I woke up early, as I do so often when I am with Uncle Slappy.
He is a 4AM riser--he's up with the fishermen and the farmers and the milkmen, as if there are fishermen and farmers and, haha, milkmen left.
Truth be told, perhaps the only vestige left of a kinder, simpler world, is for me, Uncle Slappy. At a time when everything in the solar system--and perhaps beyond--
seems to have skidded violently off the rails, Uncle Slappy and his wife of almost 60 years, Aunt Sylvie, are bastions of kindness, intelligence, moderation and that rarest of all attributes, stability.
So, it bothered me not a bit to peel off of the Posturepedic at 4:15AM and shuffle into the kitchen to share a cuppa strong black with the old man.
As always, Uncle Slappy dispensed with the small graces and solicitudes that seem to dictate so much modern social intercourse. There was no, 'how did you sleep?' or the equally anodyne remark, 'you're up!'
He was nursing his Joe and an English muffin and had his laptop open on the table. Of course, he was reading "The New York Times."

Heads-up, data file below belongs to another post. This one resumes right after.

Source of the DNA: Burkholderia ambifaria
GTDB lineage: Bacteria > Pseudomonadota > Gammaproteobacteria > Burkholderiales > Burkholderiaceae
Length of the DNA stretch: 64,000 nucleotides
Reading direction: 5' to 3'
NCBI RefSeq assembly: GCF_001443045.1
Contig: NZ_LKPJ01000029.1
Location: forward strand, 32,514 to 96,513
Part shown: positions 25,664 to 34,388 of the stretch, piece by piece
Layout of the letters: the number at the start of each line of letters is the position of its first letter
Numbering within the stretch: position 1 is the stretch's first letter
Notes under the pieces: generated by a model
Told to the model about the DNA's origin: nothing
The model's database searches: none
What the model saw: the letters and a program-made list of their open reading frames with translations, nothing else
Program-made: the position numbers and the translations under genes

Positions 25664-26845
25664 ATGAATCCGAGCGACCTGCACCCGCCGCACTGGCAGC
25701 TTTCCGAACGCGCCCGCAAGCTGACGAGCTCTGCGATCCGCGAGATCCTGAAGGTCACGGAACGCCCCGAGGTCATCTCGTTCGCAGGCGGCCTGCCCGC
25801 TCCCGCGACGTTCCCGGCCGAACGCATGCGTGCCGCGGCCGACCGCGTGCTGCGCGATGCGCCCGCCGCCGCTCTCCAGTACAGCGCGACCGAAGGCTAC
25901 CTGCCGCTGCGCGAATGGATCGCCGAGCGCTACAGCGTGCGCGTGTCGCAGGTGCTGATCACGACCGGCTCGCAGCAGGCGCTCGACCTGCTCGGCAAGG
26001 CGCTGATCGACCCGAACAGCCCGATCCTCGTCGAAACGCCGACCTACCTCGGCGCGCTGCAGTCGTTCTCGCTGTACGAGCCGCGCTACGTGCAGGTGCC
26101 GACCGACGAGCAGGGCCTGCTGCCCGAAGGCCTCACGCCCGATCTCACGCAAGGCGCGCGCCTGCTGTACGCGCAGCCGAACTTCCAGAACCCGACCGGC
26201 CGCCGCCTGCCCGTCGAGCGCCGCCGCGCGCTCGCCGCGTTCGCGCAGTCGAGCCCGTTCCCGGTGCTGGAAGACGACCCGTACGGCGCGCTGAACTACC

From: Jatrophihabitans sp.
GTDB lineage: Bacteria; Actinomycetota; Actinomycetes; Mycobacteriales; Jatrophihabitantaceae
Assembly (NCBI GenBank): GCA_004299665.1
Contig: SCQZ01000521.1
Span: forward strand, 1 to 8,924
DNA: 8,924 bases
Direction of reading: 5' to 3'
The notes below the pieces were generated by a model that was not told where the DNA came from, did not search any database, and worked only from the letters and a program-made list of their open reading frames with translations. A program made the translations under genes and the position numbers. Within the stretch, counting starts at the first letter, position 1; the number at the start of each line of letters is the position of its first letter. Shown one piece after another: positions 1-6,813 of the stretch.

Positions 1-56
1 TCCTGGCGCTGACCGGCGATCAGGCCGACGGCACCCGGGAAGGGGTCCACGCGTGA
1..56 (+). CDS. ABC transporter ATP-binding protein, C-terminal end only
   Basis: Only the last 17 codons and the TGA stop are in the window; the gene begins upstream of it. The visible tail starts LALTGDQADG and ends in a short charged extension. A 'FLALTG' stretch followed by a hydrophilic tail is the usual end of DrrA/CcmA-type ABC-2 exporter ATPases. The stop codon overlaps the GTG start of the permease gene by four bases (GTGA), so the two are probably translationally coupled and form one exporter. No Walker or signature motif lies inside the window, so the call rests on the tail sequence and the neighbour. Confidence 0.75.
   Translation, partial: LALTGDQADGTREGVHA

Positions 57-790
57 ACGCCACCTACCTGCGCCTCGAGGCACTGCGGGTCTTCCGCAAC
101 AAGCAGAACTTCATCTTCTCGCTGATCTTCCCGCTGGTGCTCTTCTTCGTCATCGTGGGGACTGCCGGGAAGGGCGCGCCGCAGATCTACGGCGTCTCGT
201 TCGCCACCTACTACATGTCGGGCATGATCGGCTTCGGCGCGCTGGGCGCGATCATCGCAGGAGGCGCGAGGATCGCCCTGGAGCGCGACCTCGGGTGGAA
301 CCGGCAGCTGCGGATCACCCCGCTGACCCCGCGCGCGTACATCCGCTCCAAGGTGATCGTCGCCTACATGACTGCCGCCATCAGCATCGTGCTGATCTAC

"I have been reading about the Million Woman March. These are times," he said, "where we need to protest, loudly, every little action, misspeak and injustice."
"I couldn't agree more."
"So Sol Benowitz two condos down and I are organizing 'The Dozen Jew March.'"
"The Dozen Jew March."
"There aren't many of us left," he admitted. "We will lock arms--the dozen of us--in front of Katz's Deli, 205 E. Houston. Then we will march up Broadway to Zabar's, then over to Barney Greengrass, we'll have a nosh."
"What are you protesting?" I asked. Having known Uncle Slappy my entire life, I am comfortable playing the straight man.
"We're old. We're bold. And we can't be told. Basically, we're angry."
"Angry at what?"
"You need to be angry at something? We're just angry. Angry at the dumbness. Angry at the avarice. Angry at the filth and the lack of caring. Angry at the blind acceptance and idiocy of a world that has done what the world has done."
"A good list."
"That ain't the half of it. We're also angry that a small piece of rugelach costs $1.50. So, we're marching."
"I'm there with you," I chipped in.
The old man looked up from The Times, sipped his black and answered me.
"The more the merrier, boychick, but one thing."
I paused as did Uncle Slappy.
"You buy the rugelach."